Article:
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The Mexica (Aztec) monthly festival of Ochpaniztli, Codex Borbonicus pl. 30

How do Aztec monthly festivals fit into our calendar?

This relates to the thorny issue of ‘correlation’. We’re not expert enough to tackle this here; suffice to say that for a century or more historians and scholars generally have sweated over this question. The equivalent dates are given in Book 2 of Sahagún’s Florentine Codex (‘The Ceremonies’), but then came the complication of the ten-day ‘drift’ and the need to adjust the old European Julian calendar to the modern Gregorian one (in 1582). And then there’s the question of which was the ‘first’ festival in the Mexica year, and how to deal with some 13 different (regional) calendric systems in use in Central Mexico when the Spanish invaded... (Written by Ian Mursell/Mexicolore)

The 18 x 20-day festival periods in the Xihuitl, with the 5 Nemontemi indicated; Veytia Calendar Wheel no. 5
The 18 x 20-day festival periods in the Xihuitl, with the 5 Nemontemi indicated; Veytia Calendar Wheel no. 5 (Click on image to enlarge)

We’ve taken data from three modern-day scholarly sources (see below) in order to compile here what is only a ROUGH guide.
World expert Johanna Broda gives us this introduction to the festivals cycle:-
Here we are dealing with the solar year of 365 days (xihuitl), which consisted of eighteen months of twenty days and five extra days (nemontemi). During each month, a main festival (ilhuitl) was celebrated; its name coincided with the name of the month. These festivals generally took place on the last day of the month, but there were also minor celebrations or preparatory rites that began twenty, forty or eighty days before the main festival. In other cases, the rites continued for several days, sometimes twenty or forty days, after the feast. In this way, in the manner of a fugue, a web of ceremonies was created which spanned the whole year and led from one celebration to the next. During the five extra days, the nemontemi, the Aztec refrained from all activities, and no religious ceremonies were performed.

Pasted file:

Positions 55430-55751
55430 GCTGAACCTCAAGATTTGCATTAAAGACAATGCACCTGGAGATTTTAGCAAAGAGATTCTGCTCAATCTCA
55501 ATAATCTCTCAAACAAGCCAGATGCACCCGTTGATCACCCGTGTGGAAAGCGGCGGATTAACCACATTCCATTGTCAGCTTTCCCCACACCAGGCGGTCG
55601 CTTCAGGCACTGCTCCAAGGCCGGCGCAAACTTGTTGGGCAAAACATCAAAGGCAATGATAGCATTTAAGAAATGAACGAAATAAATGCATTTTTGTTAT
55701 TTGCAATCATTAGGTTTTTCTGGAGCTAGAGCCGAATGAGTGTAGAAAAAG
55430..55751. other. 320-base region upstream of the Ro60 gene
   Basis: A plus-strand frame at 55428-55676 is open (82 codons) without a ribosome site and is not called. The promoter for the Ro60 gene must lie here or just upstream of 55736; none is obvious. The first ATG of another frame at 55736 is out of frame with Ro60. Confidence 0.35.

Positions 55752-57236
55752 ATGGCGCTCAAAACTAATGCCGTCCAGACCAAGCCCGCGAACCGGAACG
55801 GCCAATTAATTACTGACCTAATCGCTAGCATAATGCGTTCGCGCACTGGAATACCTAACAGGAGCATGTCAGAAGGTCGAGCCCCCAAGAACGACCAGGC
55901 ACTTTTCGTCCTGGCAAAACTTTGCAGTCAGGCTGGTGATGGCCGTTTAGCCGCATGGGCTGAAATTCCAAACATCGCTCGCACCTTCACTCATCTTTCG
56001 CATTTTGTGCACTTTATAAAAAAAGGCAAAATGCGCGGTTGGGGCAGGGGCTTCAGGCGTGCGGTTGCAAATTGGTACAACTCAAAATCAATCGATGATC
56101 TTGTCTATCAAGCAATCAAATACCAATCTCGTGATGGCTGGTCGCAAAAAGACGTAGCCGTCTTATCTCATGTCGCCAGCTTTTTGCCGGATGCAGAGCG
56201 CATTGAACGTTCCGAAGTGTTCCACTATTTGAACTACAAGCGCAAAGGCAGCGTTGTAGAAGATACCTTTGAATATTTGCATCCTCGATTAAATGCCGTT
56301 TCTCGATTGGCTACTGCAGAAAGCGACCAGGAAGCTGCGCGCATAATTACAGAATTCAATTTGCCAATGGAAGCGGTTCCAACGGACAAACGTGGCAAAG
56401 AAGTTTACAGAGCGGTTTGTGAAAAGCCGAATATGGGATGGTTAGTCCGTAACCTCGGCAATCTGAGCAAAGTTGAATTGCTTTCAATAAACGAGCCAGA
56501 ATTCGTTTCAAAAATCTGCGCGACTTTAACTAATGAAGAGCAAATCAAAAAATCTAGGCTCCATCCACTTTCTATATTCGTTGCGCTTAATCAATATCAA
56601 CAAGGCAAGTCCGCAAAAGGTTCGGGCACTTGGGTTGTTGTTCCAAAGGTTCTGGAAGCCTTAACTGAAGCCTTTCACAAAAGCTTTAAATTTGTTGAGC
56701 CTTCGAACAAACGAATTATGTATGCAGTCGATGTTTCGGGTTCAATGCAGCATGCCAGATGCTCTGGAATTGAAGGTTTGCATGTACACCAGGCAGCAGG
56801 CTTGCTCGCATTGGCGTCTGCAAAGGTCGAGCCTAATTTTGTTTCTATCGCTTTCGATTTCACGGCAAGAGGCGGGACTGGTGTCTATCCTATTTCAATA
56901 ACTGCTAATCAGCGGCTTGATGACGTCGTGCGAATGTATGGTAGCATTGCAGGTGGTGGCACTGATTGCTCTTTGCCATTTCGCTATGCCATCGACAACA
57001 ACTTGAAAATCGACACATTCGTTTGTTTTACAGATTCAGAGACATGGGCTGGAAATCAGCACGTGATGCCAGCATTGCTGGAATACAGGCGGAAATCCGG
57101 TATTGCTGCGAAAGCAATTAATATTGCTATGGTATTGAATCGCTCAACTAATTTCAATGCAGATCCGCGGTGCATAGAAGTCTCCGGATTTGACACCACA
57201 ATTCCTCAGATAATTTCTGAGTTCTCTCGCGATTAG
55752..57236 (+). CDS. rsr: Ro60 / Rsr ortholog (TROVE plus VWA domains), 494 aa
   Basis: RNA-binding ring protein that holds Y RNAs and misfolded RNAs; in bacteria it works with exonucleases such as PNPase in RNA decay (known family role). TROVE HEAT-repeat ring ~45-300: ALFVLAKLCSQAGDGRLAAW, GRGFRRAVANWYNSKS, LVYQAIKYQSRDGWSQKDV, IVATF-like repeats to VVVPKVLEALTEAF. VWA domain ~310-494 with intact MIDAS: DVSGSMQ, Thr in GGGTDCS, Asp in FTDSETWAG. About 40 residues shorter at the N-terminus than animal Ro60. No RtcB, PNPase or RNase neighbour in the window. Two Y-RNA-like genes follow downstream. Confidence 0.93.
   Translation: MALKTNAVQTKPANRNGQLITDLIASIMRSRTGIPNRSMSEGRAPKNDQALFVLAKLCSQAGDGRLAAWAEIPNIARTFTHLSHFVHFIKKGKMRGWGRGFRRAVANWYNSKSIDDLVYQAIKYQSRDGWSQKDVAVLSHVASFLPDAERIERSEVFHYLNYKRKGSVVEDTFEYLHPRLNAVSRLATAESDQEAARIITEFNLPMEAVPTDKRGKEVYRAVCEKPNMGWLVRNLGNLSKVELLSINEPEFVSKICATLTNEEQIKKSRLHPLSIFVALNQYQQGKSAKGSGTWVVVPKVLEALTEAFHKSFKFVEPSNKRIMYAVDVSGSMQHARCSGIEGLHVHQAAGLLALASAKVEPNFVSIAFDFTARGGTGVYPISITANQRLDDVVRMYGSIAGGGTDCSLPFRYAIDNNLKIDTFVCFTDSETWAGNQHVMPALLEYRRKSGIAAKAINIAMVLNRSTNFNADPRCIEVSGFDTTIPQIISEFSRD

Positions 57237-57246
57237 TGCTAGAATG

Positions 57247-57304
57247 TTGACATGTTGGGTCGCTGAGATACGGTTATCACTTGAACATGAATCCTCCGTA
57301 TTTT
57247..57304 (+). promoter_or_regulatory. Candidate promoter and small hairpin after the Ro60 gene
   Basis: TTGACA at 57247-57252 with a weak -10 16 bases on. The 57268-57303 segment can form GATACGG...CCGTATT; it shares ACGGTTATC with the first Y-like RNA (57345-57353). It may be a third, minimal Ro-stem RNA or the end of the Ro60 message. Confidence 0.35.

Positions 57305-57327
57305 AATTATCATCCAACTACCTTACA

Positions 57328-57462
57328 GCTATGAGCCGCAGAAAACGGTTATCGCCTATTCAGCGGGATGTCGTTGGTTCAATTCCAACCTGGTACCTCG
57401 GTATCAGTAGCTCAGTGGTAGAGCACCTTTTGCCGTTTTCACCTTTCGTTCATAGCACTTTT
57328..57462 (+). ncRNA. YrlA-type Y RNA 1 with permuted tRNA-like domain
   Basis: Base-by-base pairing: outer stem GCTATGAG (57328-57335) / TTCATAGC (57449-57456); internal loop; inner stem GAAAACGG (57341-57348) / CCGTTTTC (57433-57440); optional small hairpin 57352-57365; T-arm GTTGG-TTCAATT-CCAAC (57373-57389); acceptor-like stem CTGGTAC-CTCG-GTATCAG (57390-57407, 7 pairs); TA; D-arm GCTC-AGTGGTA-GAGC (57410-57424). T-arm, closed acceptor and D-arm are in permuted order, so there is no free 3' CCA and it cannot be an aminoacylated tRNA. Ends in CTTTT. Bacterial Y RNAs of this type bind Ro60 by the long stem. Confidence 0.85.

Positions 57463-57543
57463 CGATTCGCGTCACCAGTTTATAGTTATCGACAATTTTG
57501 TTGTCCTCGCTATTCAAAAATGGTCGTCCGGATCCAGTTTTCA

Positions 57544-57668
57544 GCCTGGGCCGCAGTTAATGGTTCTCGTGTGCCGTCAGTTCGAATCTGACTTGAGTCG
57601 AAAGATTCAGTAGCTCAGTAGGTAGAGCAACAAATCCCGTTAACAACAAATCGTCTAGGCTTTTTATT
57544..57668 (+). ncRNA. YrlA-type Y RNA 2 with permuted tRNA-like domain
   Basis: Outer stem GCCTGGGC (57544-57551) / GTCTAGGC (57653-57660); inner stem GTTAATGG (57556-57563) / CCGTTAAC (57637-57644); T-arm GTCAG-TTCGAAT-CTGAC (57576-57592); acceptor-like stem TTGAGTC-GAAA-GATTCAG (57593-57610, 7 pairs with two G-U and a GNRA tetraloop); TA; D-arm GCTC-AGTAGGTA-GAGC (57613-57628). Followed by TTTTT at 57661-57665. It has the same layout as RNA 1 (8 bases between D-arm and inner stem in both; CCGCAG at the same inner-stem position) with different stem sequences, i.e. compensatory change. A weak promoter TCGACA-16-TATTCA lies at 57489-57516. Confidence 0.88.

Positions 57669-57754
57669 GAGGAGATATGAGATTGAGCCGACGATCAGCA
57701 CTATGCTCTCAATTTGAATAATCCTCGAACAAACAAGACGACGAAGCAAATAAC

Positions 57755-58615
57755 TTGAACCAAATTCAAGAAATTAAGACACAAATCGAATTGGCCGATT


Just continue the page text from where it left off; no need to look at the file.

A well-known scene from the festival of Xocotl huetzi; Codex Borbonicus, fol. 28
A well-known scene from the festival of Xocotl huetzi; Codex Borbonicus, fol. 28  (Click on image to enlarge)

Approximate START dates of the 18 x 20-day festival months (each called ilhuitl in Nahuatl and veintena in Spanish):-

• Atlacahualo: 10-14 February
• Tlacaxipehualiztli: 2-6 March
• Tozoztontli: 24-28 March
• Huey tozoztli: 15-17 April
• Toxcatl: 3-7 May
• Etzalcualiztli: 23-27 May
• Tecuilhuitontli: 12-16 June
• Huey tecuilhuitl: 2-6 July
• Tlaxochimaco: 22-26 July
• Xocotl huetzi (see pic, right): 11-15 August
• Ochpaniztli (see main pic): 31 August-4 September
• Teotleco: 20-24 September
• Tepeilhuitl: 10-14 October
• Quecholli: 30 October-3 November
• Panquetzaliztli: 19-23 November
• Atemoztli: 9-13 December
• Tititl: 29 December-2 January
• Izcalli: 18-22 January.

• We’ve omitted some of the alternative names of festivals, for clarity
• Brotherston gives the earlier for each start date, Broda in the middle, and Aguilar-Moreno the later for each
• The section on the Ochpaniztli festival, given prominence in the Codex Borbonicus (main picture above) has been described by Esther Pasztory (Aztec Art, 1983) in these terms: ‘These pages... offer the most colourful picture of how spectacular the monthly festivals must have been’.
• Aguilar-Moreno, Manuel: Handbook to Life in the Aztec World, Facts on File, New York, 2006
• Broda, Johanna: ‘Festivals and Festival Cycles’ in Carrasco, David (Editor in Chief) The Oxford Encyclopedia of Mesoamerican Cultures, vol. 1, OUP, 2001
• Brotherston, Gordon: Feather Crown: The Eighteen Feasts of the Mexica Year, British Museum Research Publication no. 154, 2005.

Image sources:-
• images from the Codex Borbonicus (original in the Bibliotheque de l’Assembée Nationale, Paris) scanned from our own copy of the ADEVA facsimile edition, Graz, Austria, 1974
• Image from the Veytia calendar wheel scanned from our own copy of Los Calendarios Mexicanos by Mariano Fernández Echeverría y Veitia, Museo Nacional de México, Mexico City, 1907.

This article was uploaded to the Mexicolore website on Dec 08th 2020

Learn more about the veintenas (1)

Learn more about the veintenas (2)

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Here's what others have said:

Mexicolore replies: We should point out that it was in response to a question sent in by Suzi that we prepared this short guide. She originally wrote:-
’Hi. I have been having trouble finding calendar dates for the Aztec festivals / months that are worked out to our calendar system. There’s lots of conflicting information regarding our calendar dates and it’s very confusing which is correct. i’d like to be able to celebrate the festivals on the true dates.’